The Elrod Firm

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A Gift or a Curse?

You may be surprised to learn that according to at least one reputable website, the movie Gremlins is ranked as the nineteenth greatest Christmas movie of all time. Personally, I never thought Gremlins was that good. I would not have expected to find it on any type of “best movies” list, much less a list professing to be the top twenty-five Christmas movies of all time. For a few minutes I thought I must have clicked on the wrong list, but after a thorough review, I confirmed that the writers of this particular website really did consider Gremlins to be a great Christmas movie.

I’m sure most readers will remember the basic plot of this part-comedy, part-horror, part-Christmas movie. Rand, a struggling inventor, wanted to give his son, Billy, a memorable Christmas present. He wound up shopping in a Chinatown antique store, where he first encountered a small, furry creature called a Mogwai. The owner of the store refused to sell the creature to Rand, but the owner’s young grandson was less cautious. He secretly sold the Mogwai to Rand, telling him to keep in mind three important rules – do not expose the Mogwai to sunlight, do not let it get wet, and never feed it after midnight. Rand proudly gave the creature to Billy, who treated it as a pet and named him Gizmo.

Predictably, Billy was not equipped to properly handle the gift his father gave him. As it turned out, the rule about keeping the Mogwai dry was pretty important. Billy quickly learned that when Mogwai get wet, they spawn more Mogwai from their backs. At first the spawning of additional Mogwai didn’t seem like a major problem. Even though there were a lot of them, they were still sweet little furry creatures. Billy thought he could handle the situation on his own. The rule about feeding after midnight, however, was a much bigger deal. When the Mogwai tricked Billy into letting them eat after midnight, they transformed into cocoons, later emerging as mischievous, reptilian gremlins that enjoyed causing trouble and were willing to torture and kill for fun.

In the end, as you probably expected, Billy and Gizmo succeeded in killing what had grown into a full army of gremlins through the course of the movie, but not before they destroyed the entire town and killed several innocent people. Near the end of the movie, the owner of the Chinese antique store appeared to collect Gizmo. He accurately observed that Billy was obviously not ready to care for something like Gizmo. The shop owner predicted, though, that one day Billy might be mature enough to handle that kind of responsibility (leaving open the possibility of a sequel).

Although you probably wouldn’t think of Gremlins as a movie filled with important life lessons, it does present an important message that we would be wise to keep in mind when planning to pass on a gift or inheritance. When giving a gift to or planning an inheritance for someone you care about, it is essential that you consider whether they are ready, willing, and able to manage it properly. A gift can quickly turn into a curse when given to someone who, like Billy in the movie, is not equipped to handle it.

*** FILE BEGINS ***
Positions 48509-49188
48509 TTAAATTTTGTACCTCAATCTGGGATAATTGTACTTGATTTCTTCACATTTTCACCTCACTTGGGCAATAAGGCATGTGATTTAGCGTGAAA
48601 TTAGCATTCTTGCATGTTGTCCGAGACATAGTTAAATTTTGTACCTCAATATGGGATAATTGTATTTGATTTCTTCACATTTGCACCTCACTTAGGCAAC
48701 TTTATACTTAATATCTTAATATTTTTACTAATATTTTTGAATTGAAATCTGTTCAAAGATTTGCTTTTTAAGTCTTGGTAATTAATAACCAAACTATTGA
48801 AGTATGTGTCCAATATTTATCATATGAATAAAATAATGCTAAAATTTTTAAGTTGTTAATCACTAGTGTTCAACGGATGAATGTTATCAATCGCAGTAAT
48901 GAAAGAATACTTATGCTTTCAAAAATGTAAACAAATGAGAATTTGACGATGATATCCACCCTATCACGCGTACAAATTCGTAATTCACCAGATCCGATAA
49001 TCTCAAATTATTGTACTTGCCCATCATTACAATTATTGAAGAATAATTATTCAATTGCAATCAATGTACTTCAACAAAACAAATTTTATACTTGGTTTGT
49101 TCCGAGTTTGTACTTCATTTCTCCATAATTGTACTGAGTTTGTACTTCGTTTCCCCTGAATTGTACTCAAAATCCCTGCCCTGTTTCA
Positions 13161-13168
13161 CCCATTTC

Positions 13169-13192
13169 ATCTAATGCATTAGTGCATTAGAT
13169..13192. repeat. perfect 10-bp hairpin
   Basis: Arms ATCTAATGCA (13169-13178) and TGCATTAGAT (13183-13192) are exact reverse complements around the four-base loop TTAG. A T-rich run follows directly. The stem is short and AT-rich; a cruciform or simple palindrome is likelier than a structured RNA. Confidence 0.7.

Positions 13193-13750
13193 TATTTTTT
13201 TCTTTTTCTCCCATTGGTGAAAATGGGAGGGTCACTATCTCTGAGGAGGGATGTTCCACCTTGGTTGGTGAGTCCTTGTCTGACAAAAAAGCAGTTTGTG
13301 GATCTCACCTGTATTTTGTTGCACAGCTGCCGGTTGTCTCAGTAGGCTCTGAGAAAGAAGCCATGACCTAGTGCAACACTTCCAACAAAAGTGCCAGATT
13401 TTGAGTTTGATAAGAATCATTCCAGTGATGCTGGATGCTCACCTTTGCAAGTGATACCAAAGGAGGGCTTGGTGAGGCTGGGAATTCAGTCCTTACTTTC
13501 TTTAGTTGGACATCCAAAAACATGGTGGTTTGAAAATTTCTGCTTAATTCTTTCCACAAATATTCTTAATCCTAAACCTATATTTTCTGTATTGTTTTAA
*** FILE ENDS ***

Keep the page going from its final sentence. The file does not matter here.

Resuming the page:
The likely perils of Rand’s gift to Billy may have seemed pretty predicable in a movie like Grimlins – the warnings of the shop owner’s grandson were pretty foreboding. But unfortunate outcomes are almost just as predictable in many estate plans I see. It is not at all uncommon to see parents leave large assets to children who are too young, too immature, or too inexperienced to manage those assets safely and successfully. I have also seen parents leave assets to children who are at a high risk of going through a divorce, filing for bankruptcy, getting sued, or needing some sort of government benefit. I’ve seen parents structure estate plans in ways that almost guarantee their children will fight after they are gone or, at a minimum, do nothing to help avoid potential disagreements between the children in the future.

Many people don’t realize that they can pass on all types of assets, even retirement accounts, to the next generation in safe and protected ways that don’t risk turning the gift into a curse when the recipient proves he or she was not equipped to handle it. The answer is not, as some people assume, to disinherit the unprepared or ill-equipped child. The answer is simply to limit the control and access that recipient has to the gift. The gift or inheritance can still benefit the child even if the child shouldn’t be in direct control of it.

The bottom line is that when we ignore the age, maturity level, experience, and life circumstances of those who will benefit from the gifts and inheritances we want to pass on, we put the assets in danger and put the beneficiary at serious risk of ending up worse off than before they received the gift. Don’t let a gift become a curse because of unwise or incomplete planning.

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